Thursday, August 5, 2021

Starfleet Academy Star Trek Series in Development at Paramount+

During an interview with The New York Times, filmmaker and producer Alex Kurtzman (Star Trek, Star Trek Into Darkness, Clarice) revealed that Paramount+ is developing a series centered on the Starfleet Academy.RELATED: Paramount+’s Star Trek: Lower Decks Season 2 Trailer ReleasedEmmy-nominated Kurtzman has produced five shows in the Star Trek universe for Paramount+, including Star Trek: Discovery, Star Trek: Picard, the adult animated series Star Trek: Lower Decks, the upcoming Paramount/Nickelodeon animated series Star Trek: Prodigy, and Star Trek: Strange New Worlds, debuting in 2022. The outlet confirmed that another project, Section 31 starring Michelle Yeoh in her reprised role as Captain Philippa Georgiou is also in the works along with a “show built around the Starfleet Academy, which will be aimed at a younger audience.”It has not yet been confirmed if the Starfleet Academy project will be a live-action or animated series.“I think we’re just getting started,” said Kurtzman about the ever-expanding Star Trek universe. “There’s just so much more to be had.”President of CBS Studios David Stapf added: “Anything goes, as long as it can fit into the Star Trek ethos of inspiration, optimism, and the general idea that humankind is good. So comedy, adult animation, kids’ animation — you name the genre, and there’s probably a Star Trek version of it.”RELATED: Star Trek: Prodigy Teaser For Nickelodeon & Paramount+’s Animated SeriesKurtzman, who revealed to the outlet that he “wants to get much weirder with the franchise,” said if it were up to him, he would be “pushing the boundaries much further than I think most people would want. I think we might get there. Marvel has actually proven that you can. But you have to build a certain foundation in order to get there and we’re still building our foundation.”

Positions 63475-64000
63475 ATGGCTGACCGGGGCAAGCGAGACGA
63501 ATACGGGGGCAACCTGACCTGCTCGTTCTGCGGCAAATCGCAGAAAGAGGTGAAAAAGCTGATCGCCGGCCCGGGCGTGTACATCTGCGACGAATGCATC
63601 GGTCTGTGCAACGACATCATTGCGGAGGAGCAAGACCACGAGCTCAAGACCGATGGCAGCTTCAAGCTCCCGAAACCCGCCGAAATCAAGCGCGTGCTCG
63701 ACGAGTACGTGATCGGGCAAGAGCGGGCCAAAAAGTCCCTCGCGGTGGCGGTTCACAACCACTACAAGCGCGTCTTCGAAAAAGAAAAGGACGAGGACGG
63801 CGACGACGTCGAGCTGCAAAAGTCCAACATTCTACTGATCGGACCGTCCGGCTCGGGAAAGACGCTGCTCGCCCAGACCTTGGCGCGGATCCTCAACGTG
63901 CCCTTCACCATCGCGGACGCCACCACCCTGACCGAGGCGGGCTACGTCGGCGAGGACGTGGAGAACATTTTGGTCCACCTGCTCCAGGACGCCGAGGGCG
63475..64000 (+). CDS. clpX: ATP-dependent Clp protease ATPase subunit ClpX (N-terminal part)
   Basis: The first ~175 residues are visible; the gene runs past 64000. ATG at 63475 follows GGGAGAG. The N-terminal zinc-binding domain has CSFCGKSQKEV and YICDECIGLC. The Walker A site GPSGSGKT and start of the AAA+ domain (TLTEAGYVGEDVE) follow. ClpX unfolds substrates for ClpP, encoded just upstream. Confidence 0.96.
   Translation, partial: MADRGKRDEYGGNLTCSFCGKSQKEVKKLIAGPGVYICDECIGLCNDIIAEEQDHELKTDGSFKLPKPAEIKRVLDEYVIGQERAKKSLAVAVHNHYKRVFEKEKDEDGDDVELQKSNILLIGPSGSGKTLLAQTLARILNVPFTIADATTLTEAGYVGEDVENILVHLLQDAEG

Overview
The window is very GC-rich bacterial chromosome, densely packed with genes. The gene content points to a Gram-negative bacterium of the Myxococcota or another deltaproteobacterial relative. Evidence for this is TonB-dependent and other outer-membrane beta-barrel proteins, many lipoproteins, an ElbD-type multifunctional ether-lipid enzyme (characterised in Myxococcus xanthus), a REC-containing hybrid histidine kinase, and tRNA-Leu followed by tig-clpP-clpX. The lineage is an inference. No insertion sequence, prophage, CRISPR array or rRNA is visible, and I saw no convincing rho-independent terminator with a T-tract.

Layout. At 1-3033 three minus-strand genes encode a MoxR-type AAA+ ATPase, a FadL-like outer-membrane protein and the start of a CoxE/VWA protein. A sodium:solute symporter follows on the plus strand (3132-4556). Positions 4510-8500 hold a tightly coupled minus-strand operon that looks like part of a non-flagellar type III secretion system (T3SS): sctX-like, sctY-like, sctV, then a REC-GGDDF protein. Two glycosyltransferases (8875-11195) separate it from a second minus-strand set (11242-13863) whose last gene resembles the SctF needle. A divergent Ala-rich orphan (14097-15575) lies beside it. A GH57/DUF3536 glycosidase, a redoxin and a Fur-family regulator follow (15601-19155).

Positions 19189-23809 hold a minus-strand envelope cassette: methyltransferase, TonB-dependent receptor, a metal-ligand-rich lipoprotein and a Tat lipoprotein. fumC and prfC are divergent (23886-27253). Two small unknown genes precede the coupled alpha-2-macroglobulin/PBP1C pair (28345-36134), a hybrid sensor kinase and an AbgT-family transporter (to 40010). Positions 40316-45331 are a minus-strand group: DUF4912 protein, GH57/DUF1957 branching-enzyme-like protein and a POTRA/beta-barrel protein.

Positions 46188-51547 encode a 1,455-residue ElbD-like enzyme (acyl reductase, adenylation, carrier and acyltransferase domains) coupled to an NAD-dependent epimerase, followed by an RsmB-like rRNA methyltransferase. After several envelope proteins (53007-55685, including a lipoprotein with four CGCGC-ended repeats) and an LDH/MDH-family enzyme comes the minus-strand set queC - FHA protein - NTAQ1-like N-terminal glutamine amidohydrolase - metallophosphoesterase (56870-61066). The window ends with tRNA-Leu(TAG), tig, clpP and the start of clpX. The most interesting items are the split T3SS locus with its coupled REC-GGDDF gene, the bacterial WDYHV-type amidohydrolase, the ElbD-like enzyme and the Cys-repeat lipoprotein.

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    YouTube removes five TV channels run by Myanmar's military

    YouTube has taken down channels connected to five TV stations run by Myanmar's military (Tatmadaw) in the wake of further violence in the country. The service told the New York Times it removed the channels for breaking its community guidelines but it didn't explain the decision any further. Among the removed channels were ones for Myanmar Radio and Television and Myawaddy Media, which air news, sports and Tatmadaw propaganda. Dozens of peaceful protestors were killed this week during demonstrations against last month's coup. Protesters have organized rallies online and shared footage of violence carried out by the military and police. The Tatmadaw responded by blocking social media services and occasionally shutting down internet access entirely. YouTube removed dozens of other channels connected to the military following Myanmar's elections last year. It's not the only social media giant to take action to stem Tatmadaw's attempts to spread misinformation. Facebook and Instagram banned the military from those platforms last week, along with ads by Tatmadaw-owned businesses. Facebook blocked Mywaddy on February 2nd, the day after the coup.

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